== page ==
Until recently it seems, Francesco Totti was never fully appreciated by fans and journalists around the football world. Good player? Yes. But outside of Italy, there was always a lingering sense Roma’s captain never got the respect his abilities deserved.
Staying at Roma was seen as his cross to bear; snubbing the continent’s super-clubs, and in doing so forsaking European glory, was used against him. He was ‘overrated’, ‘overhyped’ and ‘glorified’, with Roma’s Champions League failings used as proof: “Where was this audaciously talented, prolific Number 10 who lights up Serie A on a weekly basis?” people said. “Overrated,” they concluded.
Domestically, a player so closely associated and openly beloved of one club always runs the risk of being despised and/or taunted by other supporters (see Gary Neville, Steven Gerrard et al). Totti obviously fell into this category. But people also felt him arrogant and too Roman.
He was mocked around the peninsula, particularly about his supposed lack of intelligence after a series of public faux pas. “Carpe Diem,” a journalist told him during one interview, to which Totti replied: “I’m sorry, I don’t speak English.”
Jokes about Totti became a thing around Italy. For example:
‘At the Vatican, they found a magic mirror. If you say a lie in front of it, you will disappear. Christian Vieri starts by saying: “I think I am the most powerful footballer in the world!” Poof! He disappears. Then Gennaro Gattuso tries: “I think I am the most handsome footballer in the world!” Poof! He disappears. Now it’s Totti’s turn. Having seen what happened to Vieri and Gattuso, he keeps on thinking about what to say and slowly says: “I think… I think…” Poof! He disappears.’
Then came a turning tide – of sorts, at least in Italy back in 2003. Showing all the awareness off the pitch people had become accustomed to seeing him produce on it – coupled with the ultimate act of self-depreciation and humility – Totti helped put together and release a book: ‘All the Totti Jokes’, which contained exactly what the title promised.
His only conditions about the book’s publication were that the jokes contained reflected badly on him rather than his family, and that all the money raised went to a project helping the elderly in Rome and to a Unicef project helping homeless children. It became a best-seller. Donata Lodi, Head of External Relations for Unicef said at the time:
No-one expected Totti to react in such a way to all these jokes. Everyone had a perception that Totti was having a very negative reaction to these jokes and the fact that he collected them on his own was extremely well received.
It was a surprise in a sense for the public, it gives them a different perspective of him as an individual.
Any lingering sense of indignation towards Totti all but disappeared in 2006 when he helped Italy capture their fourth World Cup trophy, and in doing so, becoming part of a select bunch of national heroes.
Until recently the Totti international doubters remained, convinced he was sensationalised. All of this mattered little to the Giallorossi of course, who’ve always known what they’ve had: A champion; a Ballon d’Or winner in all but award; their symbol and unrivalled captain. A living legend.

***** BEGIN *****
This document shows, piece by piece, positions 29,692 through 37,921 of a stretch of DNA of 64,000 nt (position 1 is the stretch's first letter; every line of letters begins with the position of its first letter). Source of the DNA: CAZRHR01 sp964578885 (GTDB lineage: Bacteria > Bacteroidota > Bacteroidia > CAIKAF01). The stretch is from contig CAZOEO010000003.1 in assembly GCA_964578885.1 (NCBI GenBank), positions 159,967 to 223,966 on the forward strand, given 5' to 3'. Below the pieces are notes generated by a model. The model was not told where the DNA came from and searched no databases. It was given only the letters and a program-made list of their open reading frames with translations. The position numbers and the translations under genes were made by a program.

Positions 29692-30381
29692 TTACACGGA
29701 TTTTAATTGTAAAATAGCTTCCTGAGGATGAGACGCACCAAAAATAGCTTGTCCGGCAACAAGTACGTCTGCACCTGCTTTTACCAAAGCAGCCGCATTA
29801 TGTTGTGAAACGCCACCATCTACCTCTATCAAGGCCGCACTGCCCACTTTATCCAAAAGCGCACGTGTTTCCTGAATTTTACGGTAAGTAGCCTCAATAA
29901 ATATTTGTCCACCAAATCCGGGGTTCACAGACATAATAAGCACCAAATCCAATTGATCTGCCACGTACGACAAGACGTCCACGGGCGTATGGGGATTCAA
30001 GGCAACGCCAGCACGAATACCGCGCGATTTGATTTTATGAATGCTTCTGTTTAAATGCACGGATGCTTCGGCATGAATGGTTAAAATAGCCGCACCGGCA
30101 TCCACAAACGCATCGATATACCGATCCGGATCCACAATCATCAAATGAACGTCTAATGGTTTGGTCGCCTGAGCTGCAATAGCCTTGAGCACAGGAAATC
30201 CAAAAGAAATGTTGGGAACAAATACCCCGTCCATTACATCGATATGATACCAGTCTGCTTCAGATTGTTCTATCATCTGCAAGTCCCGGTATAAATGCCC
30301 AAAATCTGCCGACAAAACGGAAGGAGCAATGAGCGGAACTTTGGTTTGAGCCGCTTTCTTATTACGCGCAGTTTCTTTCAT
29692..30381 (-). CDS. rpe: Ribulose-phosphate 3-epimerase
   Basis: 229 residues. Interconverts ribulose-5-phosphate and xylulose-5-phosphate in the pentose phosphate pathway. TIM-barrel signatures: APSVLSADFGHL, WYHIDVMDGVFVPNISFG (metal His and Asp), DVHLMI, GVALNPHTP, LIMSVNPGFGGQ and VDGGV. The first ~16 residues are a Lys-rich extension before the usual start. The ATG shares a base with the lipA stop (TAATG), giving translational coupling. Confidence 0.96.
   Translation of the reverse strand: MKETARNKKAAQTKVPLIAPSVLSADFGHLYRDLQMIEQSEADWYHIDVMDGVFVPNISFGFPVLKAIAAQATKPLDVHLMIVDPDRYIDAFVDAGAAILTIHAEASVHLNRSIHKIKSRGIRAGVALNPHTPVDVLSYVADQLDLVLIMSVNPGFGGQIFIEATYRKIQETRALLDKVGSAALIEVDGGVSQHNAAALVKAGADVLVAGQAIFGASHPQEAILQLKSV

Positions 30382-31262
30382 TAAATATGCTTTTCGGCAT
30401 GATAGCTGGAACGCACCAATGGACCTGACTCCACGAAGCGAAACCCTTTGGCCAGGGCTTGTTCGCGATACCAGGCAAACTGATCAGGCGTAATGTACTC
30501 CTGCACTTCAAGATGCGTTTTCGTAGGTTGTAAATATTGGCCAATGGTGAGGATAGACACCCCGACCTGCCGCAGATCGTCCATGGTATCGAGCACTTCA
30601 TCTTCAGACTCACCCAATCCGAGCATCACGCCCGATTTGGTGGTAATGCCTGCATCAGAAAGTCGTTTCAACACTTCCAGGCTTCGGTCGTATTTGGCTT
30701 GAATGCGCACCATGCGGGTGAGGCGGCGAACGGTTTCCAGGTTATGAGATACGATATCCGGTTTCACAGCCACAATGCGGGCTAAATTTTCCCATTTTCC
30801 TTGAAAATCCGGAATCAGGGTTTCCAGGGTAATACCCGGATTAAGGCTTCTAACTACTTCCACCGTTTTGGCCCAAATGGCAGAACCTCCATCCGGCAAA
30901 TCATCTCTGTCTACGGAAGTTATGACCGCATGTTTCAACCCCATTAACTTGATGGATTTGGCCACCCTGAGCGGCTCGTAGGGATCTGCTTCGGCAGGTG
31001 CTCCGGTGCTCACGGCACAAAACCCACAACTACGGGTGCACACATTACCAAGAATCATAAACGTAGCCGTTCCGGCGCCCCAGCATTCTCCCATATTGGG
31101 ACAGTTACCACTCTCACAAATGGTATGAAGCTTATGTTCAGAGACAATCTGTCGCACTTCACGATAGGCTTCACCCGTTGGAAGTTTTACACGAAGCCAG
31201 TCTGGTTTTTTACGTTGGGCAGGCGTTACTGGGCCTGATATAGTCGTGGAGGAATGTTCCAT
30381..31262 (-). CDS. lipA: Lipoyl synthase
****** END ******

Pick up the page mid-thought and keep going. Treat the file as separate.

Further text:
Ironically, it’s now the club who are accused of lacking respect towards their home-grown idol whilst the playmaker receives previously unseen levels of adulation, as fans from far and wide defend his honour.
A lack of appropriate playing time and contract offer has caused outrage around the world as appreciation and sympathy levels soar for Roma’s fantasista, now that his current predicament has given an all too ominous sense of farewell – forever – to a player who is the last of a dying breed.
It’s a not too dissimilar scenario experienced by Andrea Pirlo as his final whistle seemed to move ever closer. Now known as the King of Italian Cool on a pitch, there was a time before joining Juventus when he was just not as appreciated or adored on a global level, although he was just a successful. What changed? He grew a beard?
The negativity for staying with Roma and winning less has been replaced with plaudits for being last of the loyal one-club men and his Serie A goalscoring record is lauded over, as are the numerous assists, magical backheels, incisive passes, novelty t-shirts and originally unique celebrations provided by the Number 10 down the years. “Maybe he was, in fact, underrated?”
The rights and wrongs of Roma and coach Spalletti’s handling of Totti has been argued over in countless articles during the last few weeks, and although Spalletti was justified in his team selection by positive results, his bluntness (“I manage Roma, not Totti”) could and should have been more tactful.
Now, most recent comments attributed to club president James Pallotta seem to suggest a parting of ways between Totti and Roma is highly likely – and if so, the parallels with Andrea Pirlo’s twilight grow even closer.
“The situation with Francesco is really hard,” Pallotta is said to have told reporters.
I’d like him to become part of the management, but he’d prefer to continue playing. The captain said he was interested in going to play in Miami, but they don’t [yet] have a team in MLS.
He could be interested in moving to New York though.
Whatever happens, one thing is certain: the global footballing community is now united in admiration for a player who will be sorely missed by all, the last of his ilk, but will always remain King of Rome.